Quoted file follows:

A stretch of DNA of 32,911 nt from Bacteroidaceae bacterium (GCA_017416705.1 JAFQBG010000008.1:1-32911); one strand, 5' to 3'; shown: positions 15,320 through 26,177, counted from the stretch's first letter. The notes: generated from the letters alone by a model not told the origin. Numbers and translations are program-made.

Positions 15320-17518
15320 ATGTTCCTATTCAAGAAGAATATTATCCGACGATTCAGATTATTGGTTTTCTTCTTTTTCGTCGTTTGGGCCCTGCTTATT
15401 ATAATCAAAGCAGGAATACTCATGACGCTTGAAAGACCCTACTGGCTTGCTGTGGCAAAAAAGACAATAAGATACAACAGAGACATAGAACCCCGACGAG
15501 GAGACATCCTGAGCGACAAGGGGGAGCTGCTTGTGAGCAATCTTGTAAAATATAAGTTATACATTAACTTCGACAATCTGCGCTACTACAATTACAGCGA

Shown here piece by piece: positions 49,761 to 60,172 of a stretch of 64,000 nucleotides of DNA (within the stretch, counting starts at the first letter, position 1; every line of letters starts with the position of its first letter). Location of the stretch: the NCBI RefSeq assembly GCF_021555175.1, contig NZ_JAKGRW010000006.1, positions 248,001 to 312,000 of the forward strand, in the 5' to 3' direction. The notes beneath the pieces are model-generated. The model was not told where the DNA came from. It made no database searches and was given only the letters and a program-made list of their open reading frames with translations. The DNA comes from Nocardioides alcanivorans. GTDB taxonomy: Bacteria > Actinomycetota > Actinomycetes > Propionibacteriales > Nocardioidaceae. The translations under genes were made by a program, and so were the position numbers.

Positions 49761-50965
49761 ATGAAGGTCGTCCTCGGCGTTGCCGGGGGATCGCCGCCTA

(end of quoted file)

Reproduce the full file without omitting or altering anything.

A stretch of DNA of 32,911 nt from Bacteroidaceae bacterium (GCA_017416705.1 JAFQBG010000008.1:1-32911); one strand, 5' to 3'; shown: positions 15,320 through 26,177, counted from the stretch's first letter. The notes: generated from the letters alone by a model not told the origin. Numbers and translations are program-made.

Positions 15320-17518
15320 ATGTTCCTATTCAAGAAGAATATTATCCGACGATTCAGATTATTGGTTTTCTTCTTTTTCGTCGTTTGGGCCCTGCTTATT
15401 ATAATCAAAGCAGGAATACTCATGACGCTTGAAAGACCCTACTGGCTTGCTGTGGCAAAAAAGACAATAAGATACAACAGAGACATAGAACCCCGACGAG
15501 GAGACATCCTGAGCGACAAGGGGGAGCTGCTTGTGAGCAATCTTGTAAAATATAAGTTATACATTAACTTCGACAATCTGCGCTACTACAATTACAGCGA

Shown here piece by piece: positions 49,761 to 60,172 of a stretch of 64,000 nucleotides of DNA (within the stretch, counting starts at the first letter, position 1; every line of letters starts with the position of its first letter). Location of the stretch: the NCBI RefSeq assembly GCF_021555175.1, contig NZ_JAKGRW010000006.1, positions 248,001 to 312,000 of the forward strand, in the 5' to 3' direction. The notes beneath the pieces are model-generated. The model was not told where the DNA came from. It made no database searches and was given only the letters and a program-made list of their open reading frames with translations. The DNA comes from Nocardioides alcanivorans. GTDB taxonomy: Bacteria > Actinomycetota > Actinomycetes > Propionibacteriales > Nocardioidaceae. The translations under genes were made by a program, and so were the position numbers.

Positions 49761-50965
49761 ATGAAGGTCGTCCTCGGCGTTGCCGGGGGATCGCCGCCTA